One-on-ones are important, rapport-building meetings between team members and supervisors. Make sure your one-on-one meetings as all the right questions and cover all the bases with this quick and easy checklist:
Before diving into the nuts and bolts of recent and upcoming work items, take time to connect with light, open-ended questions such as:
Getting to know team members’ feelings about their work, as well as checking in to make sure they’re getting enough time away from work to return refreshed, builds understanding and demonstrates that they can be honest with you.
The successes, the great work, the things worth celebrating—what has happened since the last meeting that deserves recognition? Both meeting attendees should be able to list a few, but even wins that have already been announced elsewhere (via email, Slack, a memo, etc.) deserve a little in-person fist-pumping.
Team members may have exciting updates. Leaders may have some good news that’s come down the pipeline. Take some time to exchange, celebrate, and boost employee morale.
Once the celebration is complete, it’s time to dig into the challenges. What’s in the way of further success? The possibilities here can cover a broad range, from communication issues to resources, and technological trouble to organizational culture.
Make space for honesty. Listen and ask probing questions to paint a full picture of the issues. Gaining a complete understanding will help with the next step.
Depending on the roadblocks discussed, team members may need help brainstorming solutions, accessing resources that require more seniority, or simply a sympathetic ear from someone who can offer moral support. (We’ve all been there—whether critical software keeps crashing or simple solutions simply aren’t in the budget, some roadblocks simply have to be tolerated until the situation changes.)
Sometimes, team members express challenges and frustrations that are best addressed by a change in their own outlook or work approach. Good leaders use one-on-one meetings to practice emotional intelligence and offer constructive feedback or reframing as needed. Repeat steps 3 & 4 if there are multiple concerns.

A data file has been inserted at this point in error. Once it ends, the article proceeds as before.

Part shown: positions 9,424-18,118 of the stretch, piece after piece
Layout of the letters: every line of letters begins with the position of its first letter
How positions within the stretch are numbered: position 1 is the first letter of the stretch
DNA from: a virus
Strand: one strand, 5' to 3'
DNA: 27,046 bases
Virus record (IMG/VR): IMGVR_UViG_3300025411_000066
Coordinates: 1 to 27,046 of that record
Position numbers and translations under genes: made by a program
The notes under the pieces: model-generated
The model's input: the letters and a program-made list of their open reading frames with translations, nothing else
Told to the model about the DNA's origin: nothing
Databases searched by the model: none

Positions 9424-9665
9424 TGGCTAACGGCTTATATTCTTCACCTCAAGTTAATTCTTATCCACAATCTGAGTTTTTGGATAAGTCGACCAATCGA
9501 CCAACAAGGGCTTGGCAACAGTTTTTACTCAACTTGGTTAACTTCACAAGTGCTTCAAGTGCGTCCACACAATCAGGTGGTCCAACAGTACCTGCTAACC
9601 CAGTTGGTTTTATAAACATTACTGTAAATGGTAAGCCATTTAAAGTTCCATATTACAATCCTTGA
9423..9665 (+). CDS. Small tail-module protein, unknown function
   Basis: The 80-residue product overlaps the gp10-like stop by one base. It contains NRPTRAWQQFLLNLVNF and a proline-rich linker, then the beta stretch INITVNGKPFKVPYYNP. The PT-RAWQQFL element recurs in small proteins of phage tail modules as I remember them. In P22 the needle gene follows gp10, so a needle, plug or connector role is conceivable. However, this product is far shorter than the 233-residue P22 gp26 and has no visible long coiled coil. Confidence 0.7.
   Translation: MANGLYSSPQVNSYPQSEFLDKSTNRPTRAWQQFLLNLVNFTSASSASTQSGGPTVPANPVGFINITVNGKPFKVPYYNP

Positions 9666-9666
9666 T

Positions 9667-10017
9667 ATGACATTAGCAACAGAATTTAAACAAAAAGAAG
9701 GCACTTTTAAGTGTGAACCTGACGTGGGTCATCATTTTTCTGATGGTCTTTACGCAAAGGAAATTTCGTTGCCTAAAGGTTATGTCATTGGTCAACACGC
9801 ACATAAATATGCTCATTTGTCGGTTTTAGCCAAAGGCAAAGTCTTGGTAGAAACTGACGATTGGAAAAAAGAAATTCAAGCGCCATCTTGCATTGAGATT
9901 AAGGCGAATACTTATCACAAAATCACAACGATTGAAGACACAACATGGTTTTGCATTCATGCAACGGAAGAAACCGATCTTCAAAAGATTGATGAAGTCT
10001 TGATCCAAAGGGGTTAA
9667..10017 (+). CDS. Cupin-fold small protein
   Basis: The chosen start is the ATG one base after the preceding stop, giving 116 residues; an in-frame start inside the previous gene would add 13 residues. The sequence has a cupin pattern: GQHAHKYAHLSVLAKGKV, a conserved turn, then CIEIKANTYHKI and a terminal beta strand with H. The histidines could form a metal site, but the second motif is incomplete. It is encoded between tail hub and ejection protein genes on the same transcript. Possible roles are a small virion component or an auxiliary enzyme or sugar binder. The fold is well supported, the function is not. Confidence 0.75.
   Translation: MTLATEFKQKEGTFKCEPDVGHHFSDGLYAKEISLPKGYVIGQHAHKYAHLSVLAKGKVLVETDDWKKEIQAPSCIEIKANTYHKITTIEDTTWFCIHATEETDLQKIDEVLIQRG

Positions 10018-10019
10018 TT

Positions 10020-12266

Short-term and long-term, specific projects and overall career trajectories, there are many possible goals to discuss on a one-on-one. Over the course of many meetings, team members and their supervisors will hopefully develop a rapport that allows for discussion of all kinds of goals.
For each meeting, consider what types of goals take priority for discussion. Are there critical items on the agenda that need attention? If so, focus on setting goals that address those items. If things are a bit calmer, take advantage of the opportunity to find out what team member’s long-term and career goals are, and how your organization fits with them.
Once team members share their goals in a one-on-one meeting, they’ll need support and/or resources to meet them. Much like step 4, this could mean helping with networking, accessing otherwise out-of-reach resources, or providing insight and encouragement.
Encouraging and supporting team members’ goals is a critical element of relationship and trust building. Don’t miss this opportunity to be a mentor for your team members.
Before wrapping up the meeting, make sure that everything that needs to be discussed, has been. Double-check the agenda for items that may have been skipped, and think about whether any of the issues brought up in the meeting opened up a window to new challenges.
If there’s nothing else, review the points covered in the one-on-one meeting. Make sure both parties are on the same page about what was discussed, where they stand on approaching issues, and what goals are a priority until the next meeting.
Each person should now have one or more action items they’re responsible for. These may be items that help overcome roadblocks or that move the team member toward their goals. Check to be sure that everyone knows what their tasks are and the deadline to complete them.
Because one-on-one meetings are about more than just getting work done, it makes sense for each attendee to take time for a post-meeting reflection on their own.
Reflecting On Your One-on-One:
- How do they feel about the way the meeting was conducted?
- Could the format of the meeting be improved for future one-on-one meetings?
- What information wasn’t on hand that should have been?
- Does it feel like both parties are invested in these meetings, and that they’re useful?
Over time, these insights and our quick guide to one-on-one meetings can lead to even better one-on-one meetings.
Depending on the main goal of your one-on-one meeting, we may have just the right agenda template for you. Check out our sample agendas for these meetings:
A downloadable checklist, plus tips for preparing for your next important meeting.
One-on-one meetings may be common, but without some care, they’re not always effective.